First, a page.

"The greatest Indian cook in Britain"Jay Rayner "The Observer"
"Cook with love. Love your cooking" Gita Mistry

Sunday, 20 May 2012

My love of pork pies - or until I knew better

Even though I have heard horror stories about what goes in em’ and eat very little meat these days they still cross my mind with delight in moments of needing comfort. Maybe, because I loved them as a child so much.

Not long ago I visited a place in Yorkshire called Morley which has a famous pie shop.   Apparently folk come from miles away making special journeys for these pies,   They have queues forming outside the shops most mornings.   So I thought I would try one!    It was hot. I dont really like eating  hot pork pies, pastry excellent I recall but a pork pie is almost a different pie eaten hot. I loved them cold. And I was rather disappointed as my attempt in trying it hot.

Now some may argue that the pork in a pork pie is as far away from meat as a good Hindu is away from beef steak. Others will tell me of their delightful ingredients of eye lashes and eye balls all died pink congealed in jelly that makes them irresistible but best not to dwell on it too much and enjoy the pies for how they taste and make you feel.  For me it was always the pastry that I fell in love with, quite like something I had never tasted before. Crispy case, crumbly and salty and if one was quiet enough when cutting into one you could hear the crunch of it being sliced. A girl at church called Catherine would ask me at our Sunday afternoon tea after service if I would swap her pastry for my jelly and pork which I gladly did, our delight at fair swap made us the "bestest friends". Well…. we never got pork pies at the temple God for bid! 

Fancy that… a pork pie bringing us together! Now Auntie Mary - well she wasn’t really my Auntie but that’s what all the elders were referred to at church - would quiz me about Indian food and why I loved the pork pie so much? She also quizzed me about my gold earrings which did not meet with her approval.   So along with my pork pie she sat me down and sent me to the prayer room so that I could ask Jesus if it was acceptable for me to wear them at church.   Thinking “My mum will kill me if these gold earring are removed.” I prayed and holding a pork pie in one hand and my tiny little gold earring in the other I asked Jesus if it was OK to wear them??? I also felt terribly guilty about the pork pie so asked the Indian Gods to forgive me.  After my ten minutes to reflect about it all she asked me what conclusion I had come to and what Jesus had said to me.   My response was “I really don’t know as I could not hear him!”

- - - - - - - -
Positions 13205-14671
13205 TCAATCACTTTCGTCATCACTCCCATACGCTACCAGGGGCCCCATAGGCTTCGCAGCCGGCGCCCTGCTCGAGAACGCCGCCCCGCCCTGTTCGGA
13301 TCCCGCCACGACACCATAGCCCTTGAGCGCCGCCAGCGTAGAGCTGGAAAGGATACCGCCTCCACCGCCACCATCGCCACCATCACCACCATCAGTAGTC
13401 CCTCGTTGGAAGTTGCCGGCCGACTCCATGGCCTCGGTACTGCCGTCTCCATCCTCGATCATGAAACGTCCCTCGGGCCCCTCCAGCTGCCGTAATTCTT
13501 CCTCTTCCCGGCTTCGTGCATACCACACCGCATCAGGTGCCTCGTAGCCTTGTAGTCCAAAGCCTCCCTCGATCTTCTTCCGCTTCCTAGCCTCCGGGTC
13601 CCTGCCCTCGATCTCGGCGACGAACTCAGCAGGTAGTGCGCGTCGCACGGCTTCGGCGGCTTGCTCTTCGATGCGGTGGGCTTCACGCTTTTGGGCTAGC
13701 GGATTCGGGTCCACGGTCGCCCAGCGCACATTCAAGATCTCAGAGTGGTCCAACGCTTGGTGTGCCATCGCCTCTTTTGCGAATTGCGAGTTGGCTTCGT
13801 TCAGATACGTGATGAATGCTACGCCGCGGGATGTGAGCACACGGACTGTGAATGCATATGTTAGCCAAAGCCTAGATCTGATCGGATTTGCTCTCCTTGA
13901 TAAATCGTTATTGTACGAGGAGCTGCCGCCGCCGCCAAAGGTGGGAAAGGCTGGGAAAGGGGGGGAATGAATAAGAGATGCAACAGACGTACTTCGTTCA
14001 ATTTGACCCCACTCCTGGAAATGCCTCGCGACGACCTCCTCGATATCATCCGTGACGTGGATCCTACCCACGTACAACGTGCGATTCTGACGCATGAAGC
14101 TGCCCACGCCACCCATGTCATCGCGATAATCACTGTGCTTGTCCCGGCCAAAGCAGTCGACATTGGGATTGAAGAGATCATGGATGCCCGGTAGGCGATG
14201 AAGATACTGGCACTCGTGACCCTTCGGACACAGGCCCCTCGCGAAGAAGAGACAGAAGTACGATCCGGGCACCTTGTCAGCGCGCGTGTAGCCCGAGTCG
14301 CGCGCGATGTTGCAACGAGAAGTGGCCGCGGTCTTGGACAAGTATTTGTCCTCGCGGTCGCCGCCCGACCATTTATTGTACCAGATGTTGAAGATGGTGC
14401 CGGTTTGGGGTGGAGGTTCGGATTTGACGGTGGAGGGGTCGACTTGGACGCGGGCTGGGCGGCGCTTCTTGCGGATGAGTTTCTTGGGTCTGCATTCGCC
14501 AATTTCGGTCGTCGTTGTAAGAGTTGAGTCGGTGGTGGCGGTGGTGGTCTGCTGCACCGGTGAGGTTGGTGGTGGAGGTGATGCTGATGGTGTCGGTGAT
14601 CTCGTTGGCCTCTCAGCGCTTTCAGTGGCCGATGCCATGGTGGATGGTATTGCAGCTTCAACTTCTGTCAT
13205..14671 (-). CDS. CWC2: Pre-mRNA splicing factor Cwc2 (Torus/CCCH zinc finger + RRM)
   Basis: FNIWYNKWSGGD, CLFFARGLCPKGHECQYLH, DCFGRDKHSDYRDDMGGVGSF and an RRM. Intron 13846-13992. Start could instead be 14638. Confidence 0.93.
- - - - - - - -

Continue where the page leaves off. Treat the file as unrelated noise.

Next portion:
She did not understand that most Indian girls - including me although British by birth but Indian by descent - had our ears pierced before our 1st birthday.   It was a disgrace and indecent to have bare holes in your ears - "undressed and undignified." Most of the English girls wore very little jewelry at church if any and had never eaten Indian food.   Auntie Mary had yet to try one of my curries to really understand why I loved them so much.   Pork pies were the one food I never spiced up, nothing but some HP sauce would do for me. HP sauce stands for Houses of Parliament after the sauce was being served in the restaurant over 150 years ago.

 It was though I knew what Heaven was like when I bit into one.  Which led to the old saying in our home, “When are we having English?” As 95% of the food we ate was Indian.

Auntie Mary, by the way, did let me have a tune on my other love: the piano.   My parents could simply not afford lessons for me so I used to sit on the fence/hedge of our piano teacher's house, watching others learn, in hope that some of the teaching would rub off onto me..

Anyway, later, my friend, Catherine, asked to have her hears pierced too.

I decided that neither the church nor the temple were for me. But remained friends with Catherine.  So at the age of 12 I went back to my skateboard and enjoyed the rest of the summer.   Much to my mother’s disapproval for several reasons..   First, I had given up both church and temple.   Secondly, skateboarding was very unladylike indeed.   It was not something she ever dreamt of for her  Indian daughter.   Thirdly she worried about what our relations would think.   Most of my extended family lived abroad but for my poor mum they lived in her head.   She often could not understand why I was into skateboarding.   She knew of no other Indian girl skateboraders in Bradford. She really did  not understand the scene.

  But for me it was a fearless freeing fantastic sport than help me think and focus on so many things.   For instance, why my parents were the only two members of our family who had left India in early 1950's out of 14 brothers and sisters between them . What India must have been like.   And what my folks back there must have been like.  

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